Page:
you know, British Columbia's moved to, you know, a new longitudinal model that actually addresses some of the pain points around administrative care or lack of compensation for education. We know Manitoba is also going that way. Nova Scotia is looking at team-based care again, New Brunswick is. So I think there are a lot of reasons for us to hope, you know, ultimately the devil will be in the details as to how it rolls out, how quickly it rolls out, and whether it actually does end up
greater team-based care, fair remuneration that recognizes complexity, and also addressing the administrative and locum tenants burdens that many family doctors are dealing.
And at the end of the day, who's responsible for fixing the system? Obviously, self-regulated profession with their own governance structures, same with many of the other facets of healthcare professionals, and then in tandem with regional governments, national governments, like where does the bat drop? Who's actually in charge of making some of these deeper rooted changes required?
Lawrence Loh (24:05.312)
Well, it's interesting because I think there are a lot of changes that need to be required. And one thing we haven't touched on, for example, is the need to also really reinvent and transform family medicine training for the future as well. And the College of Family Physicians of Canada is working on coming up with a new integrated curriculum, which will likely be spread out over three years. That is intended to support many of the practice changes that we hope to see.
But I think all of these improvements really require a whole of society response. I think we need patients and the public to be interested and committed, to push their decision makers, to do better and to spend, you know, the dollars where they will help to actually, because ultimately, if you fix the primary care and family medicine challenges that we have today, you'll also be helping the acute care system and hospital care system out. You know, we need federal and...
provincial and local decision makers really to step up at every level to sing from the same song sheet and say we need team-based care, we need digital solutions that support it, we need these new conversation models and then for us as a family physician community as I mentioned, you know, we need to make sure that we're also ensuring that our training meets this new world, the complexity and the challenges, you know, the transition into working with teams through a strengthened residency curriculum. So
I think everyone needs to be doing their part. And I know at least from the conversations I've been having that there's a lot of goodwill and willingness to act on this. I think it's just a matter of coming together and acting now.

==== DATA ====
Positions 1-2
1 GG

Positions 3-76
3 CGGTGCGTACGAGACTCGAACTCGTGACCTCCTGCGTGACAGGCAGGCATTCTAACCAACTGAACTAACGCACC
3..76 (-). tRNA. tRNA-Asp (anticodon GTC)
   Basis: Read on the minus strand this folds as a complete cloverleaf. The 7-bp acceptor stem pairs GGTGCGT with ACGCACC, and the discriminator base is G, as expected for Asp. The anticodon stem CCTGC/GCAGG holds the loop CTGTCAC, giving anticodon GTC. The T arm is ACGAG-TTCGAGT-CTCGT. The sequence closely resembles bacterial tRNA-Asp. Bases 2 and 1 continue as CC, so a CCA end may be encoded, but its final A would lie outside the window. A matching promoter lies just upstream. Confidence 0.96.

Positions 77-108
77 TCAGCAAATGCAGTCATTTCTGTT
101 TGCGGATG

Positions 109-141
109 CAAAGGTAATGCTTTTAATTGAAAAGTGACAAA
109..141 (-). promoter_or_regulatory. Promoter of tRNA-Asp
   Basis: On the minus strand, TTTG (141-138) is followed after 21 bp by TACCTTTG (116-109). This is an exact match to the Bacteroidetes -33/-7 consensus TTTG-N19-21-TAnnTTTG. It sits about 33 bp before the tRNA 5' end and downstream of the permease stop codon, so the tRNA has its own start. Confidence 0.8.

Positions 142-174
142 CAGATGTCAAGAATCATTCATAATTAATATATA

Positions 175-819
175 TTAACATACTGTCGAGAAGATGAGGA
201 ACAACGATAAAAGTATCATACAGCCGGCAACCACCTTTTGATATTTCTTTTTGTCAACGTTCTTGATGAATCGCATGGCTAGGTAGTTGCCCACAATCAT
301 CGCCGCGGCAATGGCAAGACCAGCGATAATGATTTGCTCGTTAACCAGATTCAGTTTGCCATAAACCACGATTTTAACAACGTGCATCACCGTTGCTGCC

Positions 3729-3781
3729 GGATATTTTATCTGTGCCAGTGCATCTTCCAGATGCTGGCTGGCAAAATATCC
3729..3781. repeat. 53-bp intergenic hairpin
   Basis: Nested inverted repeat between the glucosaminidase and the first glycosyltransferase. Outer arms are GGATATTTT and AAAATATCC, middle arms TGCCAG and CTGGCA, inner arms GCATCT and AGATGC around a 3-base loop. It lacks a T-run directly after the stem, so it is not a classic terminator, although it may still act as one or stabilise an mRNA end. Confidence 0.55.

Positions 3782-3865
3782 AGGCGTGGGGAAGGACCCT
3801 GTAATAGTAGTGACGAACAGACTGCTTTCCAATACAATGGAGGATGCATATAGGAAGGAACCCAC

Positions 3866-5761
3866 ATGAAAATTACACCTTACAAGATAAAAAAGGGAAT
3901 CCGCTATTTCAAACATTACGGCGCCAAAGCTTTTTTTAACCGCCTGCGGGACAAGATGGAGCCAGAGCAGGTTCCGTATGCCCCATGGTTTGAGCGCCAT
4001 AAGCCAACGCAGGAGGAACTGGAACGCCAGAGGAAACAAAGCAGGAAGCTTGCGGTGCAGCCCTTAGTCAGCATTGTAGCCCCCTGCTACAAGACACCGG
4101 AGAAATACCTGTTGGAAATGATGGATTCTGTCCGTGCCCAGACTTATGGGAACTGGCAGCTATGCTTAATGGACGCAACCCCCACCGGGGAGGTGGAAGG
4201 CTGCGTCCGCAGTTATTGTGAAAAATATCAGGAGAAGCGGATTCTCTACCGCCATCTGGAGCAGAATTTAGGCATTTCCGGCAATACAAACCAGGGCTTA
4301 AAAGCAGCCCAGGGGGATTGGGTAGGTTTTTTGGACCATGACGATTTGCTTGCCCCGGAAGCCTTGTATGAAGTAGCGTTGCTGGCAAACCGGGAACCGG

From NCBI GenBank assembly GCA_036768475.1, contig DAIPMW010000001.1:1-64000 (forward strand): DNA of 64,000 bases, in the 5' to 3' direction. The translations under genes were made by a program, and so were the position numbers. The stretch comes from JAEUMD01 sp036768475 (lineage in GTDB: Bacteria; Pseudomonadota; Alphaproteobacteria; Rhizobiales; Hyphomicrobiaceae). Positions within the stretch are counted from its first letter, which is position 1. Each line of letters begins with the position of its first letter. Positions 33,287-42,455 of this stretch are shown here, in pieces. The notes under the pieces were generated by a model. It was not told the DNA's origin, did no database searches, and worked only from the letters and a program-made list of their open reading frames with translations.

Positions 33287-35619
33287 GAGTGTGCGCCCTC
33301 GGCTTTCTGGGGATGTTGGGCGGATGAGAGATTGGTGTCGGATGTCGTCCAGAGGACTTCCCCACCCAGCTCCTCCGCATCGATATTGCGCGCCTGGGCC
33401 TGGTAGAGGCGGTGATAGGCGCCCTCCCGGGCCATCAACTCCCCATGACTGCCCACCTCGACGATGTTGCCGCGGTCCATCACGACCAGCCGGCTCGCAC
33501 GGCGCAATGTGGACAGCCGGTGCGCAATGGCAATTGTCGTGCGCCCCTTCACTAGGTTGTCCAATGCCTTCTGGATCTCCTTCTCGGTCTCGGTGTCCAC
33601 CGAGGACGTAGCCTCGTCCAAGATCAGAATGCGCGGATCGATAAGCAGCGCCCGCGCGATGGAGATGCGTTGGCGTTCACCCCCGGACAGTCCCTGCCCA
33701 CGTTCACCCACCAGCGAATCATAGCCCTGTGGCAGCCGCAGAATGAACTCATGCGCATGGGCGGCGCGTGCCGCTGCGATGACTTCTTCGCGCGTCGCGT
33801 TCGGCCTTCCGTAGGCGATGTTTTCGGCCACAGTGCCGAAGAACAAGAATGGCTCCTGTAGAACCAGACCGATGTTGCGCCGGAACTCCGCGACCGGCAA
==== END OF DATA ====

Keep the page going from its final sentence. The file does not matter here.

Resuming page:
But it's good that it's not just a finger pointing exercise, but truly how do we revamp our own house here and going to that three year program versus the two, you know, if you just take it at face value of how is having another delay and adding another year to getting more doctors gonna help with the current crisis? But it sounds like there's gonna be a lot of just like inside change and how we train our family doctors and what their goals are as practitioners in the community.
Lawrence Loh (26:00.92)
Yeah, it's a good opportunity for me to run through a few things as well, which is, you know, there's not going to be a gap year of physicians. So this is meant to be a gradual phase in of new residency standards. And so you'll have a period where there will be some people in three year programs, some people in two year programs, and then just like a DJ fades out one track, you'll fade in the other track, right? So, and so I think that it's important to highlight that because, you know, having a three year program would be supported by team-based care.
because we know that family doctors would be able to learn from other health professionals, learn to work with other health professionals. We also know, for example, that the last time a curriculum was revisited wasn't actually, like to the extent that we're reforming it now, was in 1993 and the world has changed a lot in the last 30 years. So there's a really good opportunity for us to do our part as family doctors to strengthen our curriculum, to ensure that we still make clear our value to society and reassure Canadians.
that the care that they're receiving from us is top-notch. And then similarly, to have that tied into the need for really significant practice supports, reforms, resources, and investments to ensure that those very well-trained grads are going to be supported once they graduate to be able to address the needs and the primary care access challenges that Canadians are facing.
It makes total sense. Well, and so what can the average family physician in the community start doing today? Both in terms of changing their practice to be more in line with that future direction and two, in terms of the campaign, in terms of advocating for ourselves, how can we actually raise that sound level? How can we start getting this into more ears?